Wherever you find yourself today, you’re not alone. Reach out, open your eyes to possibility, believe in miracles (they exist!). Here’s to being human and to our mighty struggle. Much love and SO much hope. xo.

Inspo for this post (beyond the mighty struggle): The Lumineers III Album and  The Lumineers Tiny Desk Concert









Be you.

We are in trying times; personally, for reasons I’ll share. But, in the greater sense, this is a time of uncertainty (or oblivious-ness if you’re not paying attention), unrest and turmoil.

Personally, we continue to deal with Jeff’s lung cancer. As I posted about in a recent Facebook update, there was one metastasis to his brain that had to be treated. What I didn’t share was this was the radiology oncologist’s interpretation of the scan. The radiologist reported one week later (when Jeff went for his mask fitting), that there were actually three spots to be treated. Fast forward one week later, the day of the SRS (stereotactic radiosurgery) treatment, there were SIX metastasis. The significance of this is that, if history repeats itself (which it has 2x before), growth (aka cancer progression) shows up in the brain first and then it shows up in the body. Jeff is the eternal optimist. I am the realist/pessimist in the relationship. I guess I mentally prepare for the worst so that I can deal with it better (not sure that’s really a great strategy, but it’s my go-to suit of armor). If this warning becomes reality with his next scans, it will likely mean a treatment change.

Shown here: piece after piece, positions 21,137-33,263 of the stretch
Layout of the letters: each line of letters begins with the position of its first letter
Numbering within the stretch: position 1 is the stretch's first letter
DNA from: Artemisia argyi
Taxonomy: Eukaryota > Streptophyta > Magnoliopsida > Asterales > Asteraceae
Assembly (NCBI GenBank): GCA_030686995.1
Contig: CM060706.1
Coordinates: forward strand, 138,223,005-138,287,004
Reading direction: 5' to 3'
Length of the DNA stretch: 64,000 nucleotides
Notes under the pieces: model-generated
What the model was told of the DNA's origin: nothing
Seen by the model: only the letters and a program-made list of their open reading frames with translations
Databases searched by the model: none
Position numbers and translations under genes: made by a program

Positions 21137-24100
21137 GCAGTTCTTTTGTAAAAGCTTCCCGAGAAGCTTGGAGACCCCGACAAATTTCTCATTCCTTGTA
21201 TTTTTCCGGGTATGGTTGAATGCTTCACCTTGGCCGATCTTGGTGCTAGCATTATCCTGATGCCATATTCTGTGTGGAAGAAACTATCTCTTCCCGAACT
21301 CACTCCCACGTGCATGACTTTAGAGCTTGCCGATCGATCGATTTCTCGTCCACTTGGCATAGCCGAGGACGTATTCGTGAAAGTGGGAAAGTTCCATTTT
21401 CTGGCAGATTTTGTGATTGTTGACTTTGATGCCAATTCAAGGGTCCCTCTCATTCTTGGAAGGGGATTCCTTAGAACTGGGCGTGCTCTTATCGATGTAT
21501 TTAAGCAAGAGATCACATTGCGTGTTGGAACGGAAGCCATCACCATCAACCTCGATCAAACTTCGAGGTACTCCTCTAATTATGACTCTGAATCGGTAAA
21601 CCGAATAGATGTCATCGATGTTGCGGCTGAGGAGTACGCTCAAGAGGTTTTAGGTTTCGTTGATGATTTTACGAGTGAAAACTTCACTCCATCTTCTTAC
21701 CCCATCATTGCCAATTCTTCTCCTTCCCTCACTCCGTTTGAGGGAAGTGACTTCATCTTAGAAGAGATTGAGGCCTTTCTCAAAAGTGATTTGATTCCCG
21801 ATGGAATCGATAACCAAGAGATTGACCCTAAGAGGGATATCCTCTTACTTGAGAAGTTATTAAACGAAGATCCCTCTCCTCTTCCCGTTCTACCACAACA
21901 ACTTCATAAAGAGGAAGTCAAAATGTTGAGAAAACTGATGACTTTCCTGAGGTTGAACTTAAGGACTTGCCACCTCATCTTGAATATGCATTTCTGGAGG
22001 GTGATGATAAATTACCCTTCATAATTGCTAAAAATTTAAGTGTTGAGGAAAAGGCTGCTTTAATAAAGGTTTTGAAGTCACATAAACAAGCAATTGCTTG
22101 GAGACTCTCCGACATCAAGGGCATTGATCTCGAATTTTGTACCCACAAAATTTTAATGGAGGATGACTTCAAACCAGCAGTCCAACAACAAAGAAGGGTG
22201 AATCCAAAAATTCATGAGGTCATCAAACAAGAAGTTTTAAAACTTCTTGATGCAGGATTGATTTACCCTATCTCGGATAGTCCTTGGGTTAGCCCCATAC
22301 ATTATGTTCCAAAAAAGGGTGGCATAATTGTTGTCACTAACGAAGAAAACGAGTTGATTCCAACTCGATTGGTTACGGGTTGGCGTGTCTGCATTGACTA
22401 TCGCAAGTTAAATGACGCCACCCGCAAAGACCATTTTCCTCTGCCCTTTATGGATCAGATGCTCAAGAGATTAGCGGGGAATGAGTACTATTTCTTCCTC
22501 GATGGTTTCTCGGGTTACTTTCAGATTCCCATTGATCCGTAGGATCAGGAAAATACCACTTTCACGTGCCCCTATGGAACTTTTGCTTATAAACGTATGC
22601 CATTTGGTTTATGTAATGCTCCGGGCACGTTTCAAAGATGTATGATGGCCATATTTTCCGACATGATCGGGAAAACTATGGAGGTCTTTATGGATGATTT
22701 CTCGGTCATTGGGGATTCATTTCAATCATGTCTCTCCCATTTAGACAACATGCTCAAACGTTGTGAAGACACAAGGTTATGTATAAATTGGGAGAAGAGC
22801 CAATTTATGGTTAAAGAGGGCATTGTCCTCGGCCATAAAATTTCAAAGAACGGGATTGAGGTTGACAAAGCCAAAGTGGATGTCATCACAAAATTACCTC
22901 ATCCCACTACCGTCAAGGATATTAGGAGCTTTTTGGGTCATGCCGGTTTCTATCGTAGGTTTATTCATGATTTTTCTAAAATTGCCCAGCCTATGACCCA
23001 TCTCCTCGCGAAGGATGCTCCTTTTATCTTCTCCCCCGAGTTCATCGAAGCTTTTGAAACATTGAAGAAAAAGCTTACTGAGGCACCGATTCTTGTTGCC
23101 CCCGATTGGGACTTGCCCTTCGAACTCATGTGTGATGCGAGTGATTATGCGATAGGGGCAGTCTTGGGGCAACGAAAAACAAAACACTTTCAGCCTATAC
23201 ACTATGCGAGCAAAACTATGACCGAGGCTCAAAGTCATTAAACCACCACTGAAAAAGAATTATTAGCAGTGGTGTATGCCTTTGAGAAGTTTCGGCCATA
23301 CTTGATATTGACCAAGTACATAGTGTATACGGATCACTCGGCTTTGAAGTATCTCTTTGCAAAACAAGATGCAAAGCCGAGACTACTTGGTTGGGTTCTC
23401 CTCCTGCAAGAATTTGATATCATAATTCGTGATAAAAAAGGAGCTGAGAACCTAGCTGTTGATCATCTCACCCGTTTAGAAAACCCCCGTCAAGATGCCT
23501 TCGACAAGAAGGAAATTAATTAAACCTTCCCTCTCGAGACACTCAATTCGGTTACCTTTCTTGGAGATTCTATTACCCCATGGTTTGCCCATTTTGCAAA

NBD. Right? Unfortunately it IS a big deal. A treatment change means wading through the unknown once again. Will the treatment work? Will our insurance cover it? Will side effects be manageable? Will he have a physical side effect that will require we explain what lung cancer is to our 5 year old? And so on and so forth.

But let’s not get (too far) ahead of ourselves here.

Right now, we are all facing some uncertainty. We might be worried about a loved one, an elderly parent or a grandparent. A friend, someone important to us whose immunity is compromised. Someone whom we live too far away from to offer help, who lives alone and needs a hand.

It’s a time to come together and support one another. We can only hope that for those we want to help but cannot for whatever reason, they will get the assistance they need from an organization, a friend, or from the kindness of a stranger.

This is a time to be vulnerable with one another. To ask for help when we need it. To go out of our way to check in on those we care about (a text, a call even?!), but maybe haven’t talked to in a while. To tell each other how we feel, good or bad, so that we can bond and renew a love that was once there or establish one that has never been shared.